TitleThe design of a training program for paraprofessionals working with students with autism in an urban school district
NameWatkins, Amy M. (author); Schneider, Kenneth C (chair); Haboush, Karen L (internal member); Rutgers University; Graduate School of Applied and Professional Psychology
Other Date2015-05 (degree)
SubjectSchool Psychology, Autistic children--Education, Teachers' assistants, Urban schools
Extent1 online resource (xi, 210 p. : ill.)
DescriptionThe number of paraprofessionals supporting the education of students with disabilities has increased significantly in recent years; concurrently, there has been an expansion of the paraprofessional’s role in the instruction of students, particularly for students with low incidence disabilities such as autism. There has also been an increase in the number of students on the autism spectrum who are being educated in their local school districts. Students with autism have very challenging support needs and are most likely to require paraprofessional support so they may be properly educated. The increasing reliance on paraprofessionals in public education raises concerns regarding their training and preparation to perform the multitude of tasks that they might be assigned. Models of best practices for educating students with autism recommend training paraprofessionals to fulfill specific responsibilities they encounter as part of their roles working with these students. The purpose of this dissertation was to design a training program for paraprofessionals working with students with autism in an urban school district in New Jersey. A needs assessment was conducted through interviews and surveys in the district and the training program was developed based on those results. Data collected indicated that the program should be targeted to recently hired paraprofessionals new to the assignment of working with students on the autism spectrum. This cohort of paraprofessionals would benefit from training to enhance their knowledge and skills in working with students with autism. The program consisted of five training sessions that addressed the following topics: Overview of Autism and the Autism Program, Basic Behavioral Concepts and Assessment, Behavioral Procedures, Teaching Procedures and Data Recording. In addition, a performance feedback component was included in order to reinforce the paraprofessionals’ knowledge and skill acquisition from the trainings. Detailed lesson plans were provided for each of the training goals. The limitations of the needs assessment and program design were discussed, in addition to recommendations and implications.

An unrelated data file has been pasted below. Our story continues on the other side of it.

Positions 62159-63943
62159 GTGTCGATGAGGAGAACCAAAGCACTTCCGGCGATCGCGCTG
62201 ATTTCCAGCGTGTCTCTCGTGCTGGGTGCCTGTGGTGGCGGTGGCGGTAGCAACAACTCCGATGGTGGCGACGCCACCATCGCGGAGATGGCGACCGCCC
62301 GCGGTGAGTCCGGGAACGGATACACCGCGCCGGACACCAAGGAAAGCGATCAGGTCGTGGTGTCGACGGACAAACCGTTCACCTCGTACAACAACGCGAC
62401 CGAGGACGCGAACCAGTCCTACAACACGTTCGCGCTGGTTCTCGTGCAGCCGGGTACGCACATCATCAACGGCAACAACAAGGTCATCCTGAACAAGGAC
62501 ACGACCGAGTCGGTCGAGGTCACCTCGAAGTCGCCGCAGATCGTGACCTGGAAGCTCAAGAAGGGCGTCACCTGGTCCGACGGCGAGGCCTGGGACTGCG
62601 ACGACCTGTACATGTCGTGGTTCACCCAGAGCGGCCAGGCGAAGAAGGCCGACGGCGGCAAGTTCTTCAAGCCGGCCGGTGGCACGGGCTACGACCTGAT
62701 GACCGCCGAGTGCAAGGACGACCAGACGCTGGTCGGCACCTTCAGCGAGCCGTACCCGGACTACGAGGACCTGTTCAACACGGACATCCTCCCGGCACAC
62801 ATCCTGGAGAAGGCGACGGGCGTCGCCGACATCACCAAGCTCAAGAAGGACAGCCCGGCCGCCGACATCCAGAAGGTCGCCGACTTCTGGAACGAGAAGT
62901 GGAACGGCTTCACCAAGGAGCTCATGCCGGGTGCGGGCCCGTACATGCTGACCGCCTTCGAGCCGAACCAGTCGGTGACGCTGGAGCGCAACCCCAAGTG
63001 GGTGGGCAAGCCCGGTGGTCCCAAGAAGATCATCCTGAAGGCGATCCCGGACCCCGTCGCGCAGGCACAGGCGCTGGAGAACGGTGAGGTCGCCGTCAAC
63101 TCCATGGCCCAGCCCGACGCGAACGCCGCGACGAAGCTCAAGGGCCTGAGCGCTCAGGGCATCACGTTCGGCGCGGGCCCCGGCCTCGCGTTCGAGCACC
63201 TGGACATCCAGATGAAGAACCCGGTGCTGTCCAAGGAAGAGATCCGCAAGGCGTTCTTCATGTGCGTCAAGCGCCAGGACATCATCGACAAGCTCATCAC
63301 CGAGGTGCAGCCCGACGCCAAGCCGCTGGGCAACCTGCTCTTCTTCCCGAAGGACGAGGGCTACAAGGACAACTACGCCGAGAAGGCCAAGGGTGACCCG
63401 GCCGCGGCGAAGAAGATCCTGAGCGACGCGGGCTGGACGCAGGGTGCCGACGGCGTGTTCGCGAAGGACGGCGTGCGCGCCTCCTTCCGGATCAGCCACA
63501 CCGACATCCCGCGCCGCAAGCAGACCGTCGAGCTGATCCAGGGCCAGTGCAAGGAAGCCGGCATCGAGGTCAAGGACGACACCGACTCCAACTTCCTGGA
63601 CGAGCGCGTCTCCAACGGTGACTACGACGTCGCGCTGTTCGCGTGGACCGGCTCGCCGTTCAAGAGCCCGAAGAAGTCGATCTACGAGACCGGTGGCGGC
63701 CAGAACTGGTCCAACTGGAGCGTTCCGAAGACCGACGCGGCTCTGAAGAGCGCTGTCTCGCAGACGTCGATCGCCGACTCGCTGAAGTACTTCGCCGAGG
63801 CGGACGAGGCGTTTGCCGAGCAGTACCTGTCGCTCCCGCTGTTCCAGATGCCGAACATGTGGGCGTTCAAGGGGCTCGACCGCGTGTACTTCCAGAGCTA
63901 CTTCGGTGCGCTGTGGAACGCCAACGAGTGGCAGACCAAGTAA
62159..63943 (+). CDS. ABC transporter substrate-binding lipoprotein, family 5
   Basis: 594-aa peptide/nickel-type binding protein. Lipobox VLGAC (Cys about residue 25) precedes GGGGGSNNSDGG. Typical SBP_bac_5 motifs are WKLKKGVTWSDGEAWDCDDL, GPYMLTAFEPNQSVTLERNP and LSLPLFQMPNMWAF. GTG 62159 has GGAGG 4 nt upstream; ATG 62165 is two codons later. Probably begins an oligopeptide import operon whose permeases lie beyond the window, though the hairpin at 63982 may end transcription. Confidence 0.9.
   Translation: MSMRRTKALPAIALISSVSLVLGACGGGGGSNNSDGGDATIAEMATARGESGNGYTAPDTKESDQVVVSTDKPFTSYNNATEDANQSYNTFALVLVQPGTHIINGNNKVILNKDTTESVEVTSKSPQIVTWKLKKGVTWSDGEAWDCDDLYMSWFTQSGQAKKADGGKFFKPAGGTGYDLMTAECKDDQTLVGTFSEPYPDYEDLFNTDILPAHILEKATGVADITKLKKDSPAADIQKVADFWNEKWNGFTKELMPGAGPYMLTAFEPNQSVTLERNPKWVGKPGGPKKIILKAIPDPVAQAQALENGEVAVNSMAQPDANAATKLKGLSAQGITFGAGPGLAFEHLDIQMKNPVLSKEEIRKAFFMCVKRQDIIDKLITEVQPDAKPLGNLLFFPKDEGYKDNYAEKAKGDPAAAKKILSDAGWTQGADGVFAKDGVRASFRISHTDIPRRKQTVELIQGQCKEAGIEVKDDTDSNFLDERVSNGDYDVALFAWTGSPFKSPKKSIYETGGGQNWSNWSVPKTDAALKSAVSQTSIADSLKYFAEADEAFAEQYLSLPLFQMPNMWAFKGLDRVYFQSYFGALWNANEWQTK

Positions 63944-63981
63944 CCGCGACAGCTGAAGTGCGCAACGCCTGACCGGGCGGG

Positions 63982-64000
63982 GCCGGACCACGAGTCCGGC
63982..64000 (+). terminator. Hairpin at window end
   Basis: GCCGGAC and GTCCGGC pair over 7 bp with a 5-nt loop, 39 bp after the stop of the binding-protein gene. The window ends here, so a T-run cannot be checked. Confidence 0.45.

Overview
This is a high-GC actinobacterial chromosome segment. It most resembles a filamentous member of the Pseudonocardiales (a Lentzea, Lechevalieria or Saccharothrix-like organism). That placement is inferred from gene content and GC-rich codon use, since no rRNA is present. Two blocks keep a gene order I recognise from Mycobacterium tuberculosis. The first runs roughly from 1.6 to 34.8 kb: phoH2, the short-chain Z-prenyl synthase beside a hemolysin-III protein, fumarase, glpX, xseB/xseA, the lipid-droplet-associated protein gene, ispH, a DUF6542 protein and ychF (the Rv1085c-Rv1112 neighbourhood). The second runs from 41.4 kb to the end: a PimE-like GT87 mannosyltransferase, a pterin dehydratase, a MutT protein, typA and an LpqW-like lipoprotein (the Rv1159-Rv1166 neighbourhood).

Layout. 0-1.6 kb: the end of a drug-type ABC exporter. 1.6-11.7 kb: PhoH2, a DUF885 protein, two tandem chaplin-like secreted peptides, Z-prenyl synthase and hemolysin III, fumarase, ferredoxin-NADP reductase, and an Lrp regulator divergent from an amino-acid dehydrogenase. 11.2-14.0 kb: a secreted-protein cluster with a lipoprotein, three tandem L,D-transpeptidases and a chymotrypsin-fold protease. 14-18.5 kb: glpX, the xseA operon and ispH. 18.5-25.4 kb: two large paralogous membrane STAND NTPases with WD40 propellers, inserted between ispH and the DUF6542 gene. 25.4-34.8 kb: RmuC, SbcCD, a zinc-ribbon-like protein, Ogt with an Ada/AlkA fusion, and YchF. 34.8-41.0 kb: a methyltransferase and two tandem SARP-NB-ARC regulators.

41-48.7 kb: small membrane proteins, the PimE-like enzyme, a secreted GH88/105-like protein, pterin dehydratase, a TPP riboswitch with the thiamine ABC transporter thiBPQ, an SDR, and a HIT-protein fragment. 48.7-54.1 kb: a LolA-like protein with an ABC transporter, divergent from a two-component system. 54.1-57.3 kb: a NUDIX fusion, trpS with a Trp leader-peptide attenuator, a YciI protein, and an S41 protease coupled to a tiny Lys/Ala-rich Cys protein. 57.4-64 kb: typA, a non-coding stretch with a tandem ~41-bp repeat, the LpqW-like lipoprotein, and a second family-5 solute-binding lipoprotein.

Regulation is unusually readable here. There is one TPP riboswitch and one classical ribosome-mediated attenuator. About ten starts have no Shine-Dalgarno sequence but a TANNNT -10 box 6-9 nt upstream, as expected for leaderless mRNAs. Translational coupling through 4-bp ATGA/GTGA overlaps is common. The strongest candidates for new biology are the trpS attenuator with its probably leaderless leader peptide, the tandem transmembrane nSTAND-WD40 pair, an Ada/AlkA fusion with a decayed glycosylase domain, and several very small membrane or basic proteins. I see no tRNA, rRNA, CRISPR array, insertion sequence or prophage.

NoteIncludes bibliographical references
Noteby Amy M. Watkins
CollectionGraduate School of Applied and Professional Psychology Electronic Theses and Dissertations
Organization NameRutgers, The State University of New Jersey
RightsThe author owns the copyright to this work.
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